It's been called the best medicine. It drives thousands of movie plots, television show themes and a certain genre of books. Heck, there's both a cable TV channel and a Sirius XM station (or is it channel now?) dedicated to it full-time, 24/7.
Laughter / humor is big business, given that it's the driving force behind the above-mentioned, as well as many an ad campaign, pick-up line and even a newspaper column or two.
Let's face it, YouTube wouldn't exist without it.
But now, there's a contention by some that gently tickling babies to make them laugh might actually increase the speed at which they develop their language skills. Ha!
My own penchant for laughing and evoking such in those around me got me to wondering if humor, indeed, is actually healthy for you? Here's what I discovered:
According to Dr. Will R. Klemm, there are absolutely tangible health benefits associated with laughing, which sometimes include:
Reduced blood pressure
Lower blood glucose
Dulling of pain
Alleviation of stress / anxiety
Improved feeling of well being
Klemm said there's even truth in the claim that laughter can burn substantial calories and can reduce the blood sugar increases often associated with that horrid belly-fat inducing hormone, cortisol. I don't know about you but I'm signing up for that camp tomorrow - it's almost bathing suit season, people.
Klemm went on to say that humor improves longevity and cited the ages of the following comedians (many of whom performed right up until their deaths) as evidence:
George Burns, 100
Phyllis Diller, 95
Milton Berle, 94
Bea Arthur, 87
Groucho Marx, 87
Jonathan Winters, 86
Rodney Dangerfield, 83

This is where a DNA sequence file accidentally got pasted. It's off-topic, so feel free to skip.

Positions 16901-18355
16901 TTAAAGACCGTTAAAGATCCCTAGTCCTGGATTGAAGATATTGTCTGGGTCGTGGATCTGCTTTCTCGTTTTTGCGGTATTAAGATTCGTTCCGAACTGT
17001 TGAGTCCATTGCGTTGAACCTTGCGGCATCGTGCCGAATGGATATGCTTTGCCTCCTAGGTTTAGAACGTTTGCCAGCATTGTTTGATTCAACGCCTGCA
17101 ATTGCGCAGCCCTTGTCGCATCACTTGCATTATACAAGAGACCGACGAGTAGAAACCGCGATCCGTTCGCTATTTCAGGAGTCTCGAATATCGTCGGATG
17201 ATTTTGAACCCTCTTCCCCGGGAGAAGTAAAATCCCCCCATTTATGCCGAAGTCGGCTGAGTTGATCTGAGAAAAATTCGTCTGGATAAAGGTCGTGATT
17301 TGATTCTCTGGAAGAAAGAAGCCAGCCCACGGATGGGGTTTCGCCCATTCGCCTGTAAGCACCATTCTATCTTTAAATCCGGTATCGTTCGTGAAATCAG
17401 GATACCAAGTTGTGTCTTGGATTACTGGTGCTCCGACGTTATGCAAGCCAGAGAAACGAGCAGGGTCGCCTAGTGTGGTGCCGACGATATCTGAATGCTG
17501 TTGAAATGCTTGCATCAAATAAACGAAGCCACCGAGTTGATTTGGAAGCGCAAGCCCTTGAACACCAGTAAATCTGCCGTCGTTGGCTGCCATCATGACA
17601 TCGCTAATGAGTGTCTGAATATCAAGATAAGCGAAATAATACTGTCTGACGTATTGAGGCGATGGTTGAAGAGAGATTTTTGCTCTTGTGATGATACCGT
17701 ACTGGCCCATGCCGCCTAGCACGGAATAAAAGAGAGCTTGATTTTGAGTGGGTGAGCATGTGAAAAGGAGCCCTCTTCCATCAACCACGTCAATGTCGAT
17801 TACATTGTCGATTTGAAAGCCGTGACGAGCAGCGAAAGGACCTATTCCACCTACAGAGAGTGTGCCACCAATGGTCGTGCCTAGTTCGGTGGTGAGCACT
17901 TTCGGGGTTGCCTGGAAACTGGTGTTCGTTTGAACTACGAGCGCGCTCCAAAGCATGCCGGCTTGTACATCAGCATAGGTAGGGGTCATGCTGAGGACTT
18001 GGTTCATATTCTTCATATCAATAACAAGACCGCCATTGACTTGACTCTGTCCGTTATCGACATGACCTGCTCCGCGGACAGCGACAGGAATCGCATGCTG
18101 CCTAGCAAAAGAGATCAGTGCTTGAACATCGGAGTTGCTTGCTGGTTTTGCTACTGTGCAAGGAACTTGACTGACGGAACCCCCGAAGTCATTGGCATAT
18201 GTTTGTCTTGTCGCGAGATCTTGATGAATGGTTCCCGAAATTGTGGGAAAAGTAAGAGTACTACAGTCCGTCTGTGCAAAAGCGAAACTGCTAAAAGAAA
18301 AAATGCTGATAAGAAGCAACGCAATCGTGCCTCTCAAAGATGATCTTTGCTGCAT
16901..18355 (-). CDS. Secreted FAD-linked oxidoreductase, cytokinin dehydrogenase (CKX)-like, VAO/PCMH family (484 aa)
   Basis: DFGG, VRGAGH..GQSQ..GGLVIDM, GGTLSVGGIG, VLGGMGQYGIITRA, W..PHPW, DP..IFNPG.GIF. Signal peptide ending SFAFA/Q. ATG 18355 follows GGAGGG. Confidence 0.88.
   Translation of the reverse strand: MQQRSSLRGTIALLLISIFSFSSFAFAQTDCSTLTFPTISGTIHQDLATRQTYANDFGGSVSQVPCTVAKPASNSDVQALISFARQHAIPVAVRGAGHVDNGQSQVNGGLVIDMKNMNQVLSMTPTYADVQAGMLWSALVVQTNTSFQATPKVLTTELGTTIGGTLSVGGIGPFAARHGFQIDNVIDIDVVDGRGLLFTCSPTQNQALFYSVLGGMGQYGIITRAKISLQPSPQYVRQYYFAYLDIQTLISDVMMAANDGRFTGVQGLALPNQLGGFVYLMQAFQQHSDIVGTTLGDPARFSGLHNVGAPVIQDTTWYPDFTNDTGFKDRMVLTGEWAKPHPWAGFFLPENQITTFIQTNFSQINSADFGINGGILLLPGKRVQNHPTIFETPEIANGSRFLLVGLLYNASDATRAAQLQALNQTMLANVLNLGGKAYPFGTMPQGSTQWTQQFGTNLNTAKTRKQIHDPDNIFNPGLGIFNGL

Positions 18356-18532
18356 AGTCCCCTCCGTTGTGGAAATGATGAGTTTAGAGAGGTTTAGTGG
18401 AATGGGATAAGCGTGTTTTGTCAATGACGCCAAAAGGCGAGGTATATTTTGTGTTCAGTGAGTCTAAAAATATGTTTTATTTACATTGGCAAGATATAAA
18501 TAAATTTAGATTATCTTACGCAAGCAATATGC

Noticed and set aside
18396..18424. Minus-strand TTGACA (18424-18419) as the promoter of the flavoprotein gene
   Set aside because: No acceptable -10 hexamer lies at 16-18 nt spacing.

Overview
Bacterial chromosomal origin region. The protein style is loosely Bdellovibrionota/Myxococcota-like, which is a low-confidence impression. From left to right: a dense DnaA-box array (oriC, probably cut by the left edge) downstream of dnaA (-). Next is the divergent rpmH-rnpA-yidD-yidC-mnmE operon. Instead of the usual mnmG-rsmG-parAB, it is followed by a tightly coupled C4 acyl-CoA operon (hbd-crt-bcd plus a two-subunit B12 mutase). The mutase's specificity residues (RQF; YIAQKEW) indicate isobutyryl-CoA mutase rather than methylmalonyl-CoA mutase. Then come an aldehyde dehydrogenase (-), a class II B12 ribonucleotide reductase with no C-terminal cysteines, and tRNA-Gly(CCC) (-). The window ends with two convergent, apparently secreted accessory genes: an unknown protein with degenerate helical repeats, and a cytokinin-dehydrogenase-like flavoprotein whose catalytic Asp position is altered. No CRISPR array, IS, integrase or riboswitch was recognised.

Mel Blanc, 81
Johnny Carson, 80
Jack Benny, 80
And, as if more proof is necessary, Gurinder S. Bains, a PhD candidate at Loma Linda University, recently co-authored a study about the health benefits of laughter. In a test case, participants who viewed funny videos had much higher improvement in recall abilities, 43.6 percent, compared with 20.3 percent in a non-humor focus group.
"Older adults need to have a better quality of life,"?she said. "Incorporating time to laugh, through social interaction with friends, enjoying exercise in a group setting, or even watching 20 minutes of humor on TV daily, can enhance your learning ability and delayed recall."
Lastly, humor seems to be a chick magnet.
A study referenced in a You.Beauty.com feature article a while ago maintains that "humorous men were not only seen as more attractive, but also more intelligent, funny and sociable. To be quick-witted, you have to be sharp, after all."
Explains the throngs of groupies permanently hovering outside of the Warren Comedy Club at the Sunrise Inn, no?
Look, life's too short not to laugh - and believe me when I tell you that God doesn't give you a mop topped mane and super schnauz snout like mine without also blessing you with a healthy sense of humor.
I'm planning on a humongous laugh-fest today, two tomorrow and four on Tuesday. At that rate, I'm figuring I'll be looking like Julia Roberts in no time!
Kimerer is a Tribune Chronicle columnist who LOLs regularly. Contact her at firstname.lastname@example.org.